21st Century Economics

Today's students, the citizens of 2050, are being taught economics rooted in the 1950s, which are based on the theories of 1850. Kate Raworth argues we need a new, 21st century economics, and proposed its seven key features in "Doughnut Economics: Seven Ways to Think like a 21st Century Economist" (2017). In many ways the key idea presented in Kate's book preceded its publication, and those following the work of Oxfam over the last few years are already familiar with the doughnut.

The book delves deeper than the doughnut; exploring how dominant ways of thinking came to be, their limitations, and proposing new approaches. At the root of the argument is that "we have economics that need to grow, whether or not they make us thrive: what we need are economics that make us thrive, whether or not they grow" (p. 30). For the author, this does just mean new ideas, but also new images and metaphors. For example, from thinking that good equates with "forward-and-up" to good as "thriving-in-balance" (p. 53). An important shift Raworth highlights is the need to think about the long term; "it may sound extraordinary but, despite having adopted GDP growth as the de facto goal of economic policy, the textbooks never actually depict how it is expected to evolve over the long term" (p. 246). And, in so doing, recognizing that we may not – probably cannot – continue to grow indefinitely.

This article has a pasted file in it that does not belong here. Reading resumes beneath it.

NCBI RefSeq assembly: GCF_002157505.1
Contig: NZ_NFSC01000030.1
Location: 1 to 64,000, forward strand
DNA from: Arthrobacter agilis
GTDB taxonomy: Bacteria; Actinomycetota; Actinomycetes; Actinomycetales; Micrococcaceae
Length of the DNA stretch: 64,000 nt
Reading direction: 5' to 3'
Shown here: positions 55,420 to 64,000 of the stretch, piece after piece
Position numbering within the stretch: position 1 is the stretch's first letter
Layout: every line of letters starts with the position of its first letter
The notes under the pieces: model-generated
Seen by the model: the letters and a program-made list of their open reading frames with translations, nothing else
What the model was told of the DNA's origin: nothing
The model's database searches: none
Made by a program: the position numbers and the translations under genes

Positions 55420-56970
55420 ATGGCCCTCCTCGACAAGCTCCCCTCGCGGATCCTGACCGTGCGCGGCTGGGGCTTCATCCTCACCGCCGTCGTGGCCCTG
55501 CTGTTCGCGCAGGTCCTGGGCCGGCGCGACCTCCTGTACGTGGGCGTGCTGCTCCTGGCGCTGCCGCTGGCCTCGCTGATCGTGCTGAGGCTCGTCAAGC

Much of the book is high level visionary thinking, providing thought leadership in how thinking might and could change. There are some key specific issues that Raworth highlights: population, distribution, aspiration, technology and governance" (p. 57). The book offers the most on distribution, technology and governance, which are interwoven, such as: "Rather than wait (in vain) for growth to deliver greater equality, twenty-first century economics will design distributive flow into the very structure of economic interactions from the get-go. Instead of focusing on redistributing income alone, they will also seek to redistribute wealth – be it the power to control land, money creation, enterprise, technology or knowledge – and will harness the market, the commons and the state alike to make it happen. Rather than wait for top-down reform, they will work with bottom-up networks that are already driving a revolution in redistribution. What's more, they will match this revolution in distributive economics with an equally powerful one in regenerative economic design" (p. 205).

A few side notes, I found interesting:

  • On Conditional Cash Transfers (CCTs): "economists also uncovered a troubling flip side to the experiment that they had not been expecting. Students who were not selected by the scheme, but had siblings who were, became less likely to attend school regularly – and more likely to drop out – than students from similar families in which no one took part in the scheme. Most strikingly, this was particularly true amongst girls: those with siblings in the scheme were 10% more likely to drop out of school than girls from similar families in which no one was participating. What's more, this unintended negative drop-out effect turned out to be far stronger than the positive effect on attendance and re-enrolment that the scheme was set up to achieve in the first place" (p. 119)
  • On currency: "What kind of currency, then, could be aligned with the living world so that it promoted regenerative investments rather than pursuing endless accumulation? One possibility is a currency bearing demurrage, a small fee incurred for holding money, so that it tends to lose rather than gain in value the longer it is held… demurrage is a word worth knowing because it could just feature in the financial future." (p. 274).

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